After Pisco sours in the hotel's Bar Inglés, we dined at Jose Antonio, a rustic, atmospheric restaurant I discovered on the Internet. A bull's head over the fireplace glared down on the Spanish-like décor of heavy wooden beams, stuccoed walls and colorful tiles. Since we had nibbled on appetizers earlier, we went right to the main event: cau cau -- a savory seafood stew -- and grilled lenguado (sole). We found the local vino quite pleasant, although throughout our trip we occasionally ordered wine from neighboring Chile.
The next day we took a half-day city tour, which we recommend when exploring a new venue. Our guide was Milagra, which means "miracle." First stop: the reconstructed ruins of Huaca Pucllana, the ceremonial and administrative center for pre-Incan culture. Dating back to 400-800 AD, the site was considered a sacred village, where humans and animals were often sacrificed. To illustrate the point, we were shown a recently discovered skeleton of a female victim, who died by poison.
Our mini-bus wound through Lima's myriad neighborhoods, passing groves of olive trees planted 400 years ago by Spanish colonials. Even though it was winter, we saw flowers everywhere (the name of one lovely neighborhood, Miraflores, means "look at the flowers"). Downtown, we stopped at the Plaza de Armas (main square), where we were greeted by a bevy of Indian children hawking knick-knacks. Across the Plaza stood the Government Palace, aka the House of Pizarro -- where the conqueror worked and lived until his death in 1541. Changing of the guard takes place daily at 11:45am. Unfortunately, we missed it.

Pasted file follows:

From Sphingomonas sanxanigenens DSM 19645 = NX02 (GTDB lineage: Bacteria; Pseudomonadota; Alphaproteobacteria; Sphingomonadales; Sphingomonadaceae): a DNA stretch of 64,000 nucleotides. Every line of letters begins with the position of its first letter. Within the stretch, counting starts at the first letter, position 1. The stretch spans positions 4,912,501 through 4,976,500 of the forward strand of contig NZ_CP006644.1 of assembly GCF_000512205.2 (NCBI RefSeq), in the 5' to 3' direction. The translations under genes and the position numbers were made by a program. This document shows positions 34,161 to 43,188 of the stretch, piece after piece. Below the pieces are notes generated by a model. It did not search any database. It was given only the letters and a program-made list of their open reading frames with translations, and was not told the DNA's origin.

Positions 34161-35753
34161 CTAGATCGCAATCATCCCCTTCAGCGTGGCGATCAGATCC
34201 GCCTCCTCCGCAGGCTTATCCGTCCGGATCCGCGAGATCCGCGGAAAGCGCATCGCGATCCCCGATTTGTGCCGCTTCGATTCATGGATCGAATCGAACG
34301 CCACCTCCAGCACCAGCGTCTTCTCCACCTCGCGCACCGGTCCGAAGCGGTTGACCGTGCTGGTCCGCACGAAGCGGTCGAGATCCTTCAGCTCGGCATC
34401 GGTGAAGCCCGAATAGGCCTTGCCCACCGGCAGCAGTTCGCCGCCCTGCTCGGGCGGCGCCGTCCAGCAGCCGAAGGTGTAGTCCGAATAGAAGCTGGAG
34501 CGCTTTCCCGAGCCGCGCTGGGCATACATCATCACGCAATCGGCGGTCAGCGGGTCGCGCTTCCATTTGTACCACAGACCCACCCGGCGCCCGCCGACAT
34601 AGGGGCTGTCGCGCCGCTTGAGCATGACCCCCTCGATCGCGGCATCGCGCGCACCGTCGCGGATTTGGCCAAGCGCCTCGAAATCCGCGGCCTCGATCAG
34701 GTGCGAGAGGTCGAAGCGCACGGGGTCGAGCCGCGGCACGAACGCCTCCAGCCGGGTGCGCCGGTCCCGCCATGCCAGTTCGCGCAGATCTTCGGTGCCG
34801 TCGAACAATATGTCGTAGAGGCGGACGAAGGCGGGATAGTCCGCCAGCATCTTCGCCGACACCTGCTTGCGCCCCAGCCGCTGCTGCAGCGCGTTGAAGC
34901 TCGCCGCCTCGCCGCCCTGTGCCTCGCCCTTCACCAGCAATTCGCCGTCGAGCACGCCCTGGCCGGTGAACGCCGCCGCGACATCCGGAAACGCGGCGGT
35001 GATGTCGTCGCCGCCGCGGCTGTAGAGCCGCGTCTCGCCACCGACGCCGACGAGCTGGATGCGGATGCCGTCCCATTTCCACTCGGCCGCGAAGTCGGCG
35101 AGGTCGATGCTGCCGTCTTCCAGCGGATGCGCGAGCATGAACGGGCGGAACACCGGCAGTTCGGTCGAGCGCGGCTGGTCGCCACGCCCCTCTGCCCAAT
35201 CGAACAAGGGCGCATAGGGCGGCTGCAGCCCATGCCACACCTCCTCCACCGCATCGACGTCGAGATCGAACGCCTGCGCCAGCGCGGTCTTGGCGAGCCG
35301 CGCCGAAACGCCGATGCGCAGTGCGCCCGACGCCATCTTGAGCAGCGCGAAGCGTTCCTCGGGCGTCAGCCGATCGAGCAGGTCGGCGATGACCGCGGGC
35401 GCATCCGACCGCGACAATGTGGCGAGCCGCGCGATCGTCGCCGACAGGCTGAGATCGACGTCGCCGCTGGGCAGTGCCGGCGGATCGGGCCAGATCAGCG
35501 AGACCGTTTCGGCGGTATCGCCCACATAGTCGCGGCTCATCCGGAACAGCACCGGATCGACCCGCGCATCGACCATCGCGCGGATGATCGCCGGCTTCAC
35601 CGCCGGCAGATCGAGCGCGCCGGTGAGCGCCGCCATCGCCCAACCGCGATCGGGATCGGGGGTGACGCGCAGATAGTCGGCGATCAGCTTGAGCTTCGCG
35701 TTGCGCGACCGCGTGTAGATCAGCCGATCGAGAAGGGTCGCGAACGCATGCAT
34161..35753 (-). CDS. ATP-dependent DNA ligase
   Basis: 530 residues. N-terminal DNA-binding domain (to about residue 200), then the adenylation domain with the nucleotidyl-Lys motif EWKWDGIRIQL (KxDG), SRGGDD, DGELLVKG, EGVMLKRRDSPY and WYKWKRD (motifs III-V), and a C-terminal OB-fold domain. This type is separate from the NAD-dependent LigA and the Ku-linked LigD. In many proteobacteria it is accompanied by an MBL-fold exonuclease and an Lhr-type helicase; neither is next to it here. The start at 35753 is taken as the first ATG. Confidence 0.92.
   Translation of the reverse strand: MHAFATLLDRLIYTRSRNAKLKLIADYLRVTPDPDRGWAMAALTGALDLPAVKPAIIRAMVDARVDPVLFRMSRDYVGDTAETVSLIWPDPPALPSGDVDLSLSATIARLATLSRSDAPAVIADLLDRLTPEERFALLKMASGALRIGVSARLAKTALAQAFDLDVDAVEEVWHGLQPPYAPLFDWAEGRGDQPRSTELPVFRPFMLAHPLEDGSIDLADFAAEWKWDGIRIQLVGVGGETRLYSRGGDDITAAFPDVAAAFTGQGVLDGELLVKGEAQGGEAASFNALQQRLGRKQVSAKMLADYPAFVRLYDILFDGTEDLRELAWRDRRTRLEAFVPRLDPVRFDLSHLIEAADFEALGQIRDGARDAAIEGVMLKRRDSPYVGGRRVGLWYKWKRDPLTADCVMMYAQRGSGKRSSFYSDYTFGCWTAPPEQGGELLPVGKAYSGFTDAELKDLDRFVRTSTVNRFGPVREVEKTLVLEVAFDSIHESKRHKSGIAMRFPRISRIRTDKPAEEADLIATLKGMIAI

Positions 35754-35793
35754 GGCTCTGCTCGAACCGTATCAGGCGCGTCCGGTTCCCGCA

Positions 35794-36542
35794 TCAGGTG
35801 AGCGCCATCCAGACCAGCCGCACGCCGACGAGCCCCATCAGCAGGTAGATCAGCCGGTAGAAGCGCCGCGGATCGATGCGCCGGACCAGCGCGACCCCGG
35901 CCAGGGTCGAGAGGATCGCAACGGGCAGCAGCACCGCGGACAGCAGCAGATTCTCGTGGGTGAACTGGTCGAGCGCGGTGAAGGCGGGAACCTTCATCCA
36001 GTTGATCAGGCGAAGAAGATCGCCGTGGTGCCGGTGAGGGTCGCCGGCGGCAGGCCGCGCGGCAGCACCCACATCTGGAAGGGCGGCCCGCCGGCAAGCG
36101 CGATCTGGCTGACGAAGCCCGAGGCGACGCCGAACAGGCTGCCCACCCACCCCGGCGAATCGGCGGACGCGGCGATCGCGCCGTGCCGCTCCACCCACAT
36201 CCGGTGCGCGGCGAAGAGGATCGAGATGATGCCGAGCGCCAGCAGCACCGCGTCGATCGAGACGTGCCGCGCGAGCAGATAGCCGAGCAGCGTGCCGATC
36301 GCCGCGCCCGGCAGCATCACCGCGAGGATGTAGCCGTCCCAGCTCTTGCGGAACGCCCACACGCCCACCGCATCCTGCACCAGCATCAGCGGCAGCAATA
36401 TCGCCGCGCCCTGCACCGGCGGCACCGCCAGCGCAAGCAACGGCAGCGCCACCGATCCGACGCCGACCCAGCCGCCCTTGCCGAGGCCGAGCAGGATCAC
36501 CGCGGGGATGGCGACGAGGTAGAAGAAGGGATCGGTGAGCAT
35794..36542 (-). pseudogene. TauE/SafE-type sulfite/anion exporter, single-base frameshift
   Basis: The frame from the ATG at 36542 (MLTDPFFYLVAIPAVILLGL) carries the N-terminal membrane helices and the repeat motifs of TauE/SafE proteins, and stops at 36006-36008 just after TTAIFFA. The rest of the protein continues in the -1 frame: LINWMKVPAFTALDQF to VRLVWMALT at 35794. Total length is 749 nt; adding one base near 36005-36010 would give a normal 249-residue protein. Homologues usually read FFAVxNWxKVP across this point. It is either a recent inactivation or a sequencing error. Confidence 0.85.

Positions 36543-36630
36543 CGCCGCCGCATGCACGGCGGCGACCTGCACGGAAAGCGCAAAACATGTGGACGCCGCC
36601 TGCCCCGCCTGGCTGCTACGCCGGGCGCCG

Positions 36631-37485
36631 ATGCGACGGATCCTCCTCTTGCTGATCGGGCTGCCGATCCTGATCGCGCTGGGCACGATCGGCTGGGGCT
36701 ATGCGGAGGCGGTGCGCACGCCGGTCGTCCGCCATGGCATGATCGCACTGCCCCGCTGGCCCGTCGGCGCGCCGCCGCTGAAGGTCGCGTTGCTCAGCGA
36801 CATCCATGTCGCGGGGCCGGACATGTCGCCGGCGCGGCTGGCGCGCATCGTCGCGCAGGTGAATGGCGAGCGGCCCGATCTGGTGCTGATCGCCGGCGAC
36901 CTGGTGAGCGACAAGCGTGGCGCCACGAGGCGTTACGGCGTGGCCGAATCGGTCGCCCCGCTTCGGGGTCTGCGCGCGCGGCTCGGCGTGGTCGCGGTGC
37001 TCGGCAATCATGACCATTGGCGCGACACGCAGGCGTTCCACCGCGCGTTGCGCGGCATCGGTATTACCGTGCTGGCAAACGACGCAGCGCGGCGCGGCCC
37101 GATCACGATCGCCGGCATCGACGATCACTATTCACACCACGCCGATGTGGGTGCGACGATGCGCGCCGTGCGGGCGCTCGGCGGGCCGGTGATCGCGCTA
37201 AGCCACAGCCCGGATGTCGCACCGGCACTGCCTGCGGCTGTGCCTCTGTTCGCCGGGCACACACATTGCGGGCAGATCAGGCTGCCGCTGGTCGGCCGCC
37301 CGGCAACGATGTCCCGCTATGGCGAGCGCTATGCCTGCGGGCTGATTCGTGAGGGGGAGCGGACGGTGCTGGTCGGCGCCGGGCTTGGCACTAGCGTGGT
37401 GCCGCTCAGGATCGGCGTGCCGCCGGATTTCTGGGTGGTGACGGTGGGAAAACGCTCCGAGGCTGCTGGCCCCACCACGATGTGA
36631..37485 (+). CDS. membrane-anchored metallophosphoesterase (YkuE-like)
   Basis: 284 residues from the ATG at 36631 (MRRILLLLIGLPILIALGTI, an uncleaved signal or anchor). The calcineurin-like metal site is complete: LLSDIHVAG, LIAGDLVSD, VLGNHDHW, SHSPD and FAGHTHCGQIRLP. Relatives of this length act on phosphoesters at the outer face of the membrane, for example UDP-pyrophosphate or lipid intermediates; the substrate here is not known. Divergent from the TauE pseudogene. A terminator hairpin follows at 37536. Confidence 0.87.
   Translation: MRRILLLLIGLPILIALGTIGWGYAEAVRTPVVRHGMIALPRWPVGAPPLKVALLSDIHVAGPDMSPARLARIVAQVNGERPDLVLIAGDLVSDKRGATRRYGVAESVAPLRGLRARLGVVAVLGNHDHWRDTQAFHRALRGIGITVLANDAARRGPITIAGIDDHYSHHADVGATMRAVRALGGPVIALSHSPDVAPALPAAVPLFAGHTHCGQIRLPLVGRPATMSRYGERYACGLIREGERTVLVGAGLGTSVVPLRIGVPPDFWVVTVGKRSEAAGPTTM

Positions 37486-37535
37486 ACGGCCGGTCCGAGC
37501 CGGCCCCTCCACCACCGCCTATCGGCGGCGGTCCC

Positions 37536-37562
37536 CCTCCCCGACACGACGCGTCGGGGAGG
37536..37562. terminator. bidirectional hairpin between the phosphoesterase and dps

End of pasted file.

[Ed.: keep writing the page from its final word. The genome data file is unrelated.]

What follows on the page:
Several blocks from the Plaza is another highlight, the colonial Monastery and Church of San Francisco. The entrance hall is decorated with gorgeous tiles from Seville dating to 1620. Then we descended steps into the catacombs. In this subterranean cemetery, 25,000 people, mainly paupers and slaves, were interred throughout the centuries. Bones are everywhere, placed in various "graves." Leg bones are stacked like cordwood, skulls artistically arranged in circles. The rather ghoulish display reminded us of tombs we've seen in Italy and Portugal.
Our last stop was Peru Art Crafts, an artisan store in a shopping complex overlooking the chilly Pacific ocean. En route we passed Parque Amor --love park -- dominated by a monumental statue of a couple embracing. After a rushed and overpriced lunch at our hotel, we visited the Museo del Oro (gold and military museum) a main attraction in Lima. As we entered, we spotted the sword carried by Prince Charles when he wed Diana Spenser in 1981, alongside a dagger which once belonged to Czar Nicholas of Russia. I found it ironic, seeing two objects side by side, belonging to ill-fated persons. Moreover, most visitors miss the small display. The gold museum is replete with all kinds of jewelry: nose rings, earrings, bracelets, covered with precious and semi-precious stones. More noteworthy, however, is the plethora of mummies, most of them buried in the fetal position. Apparently, the ancients believed in exiting the world as they had entered it.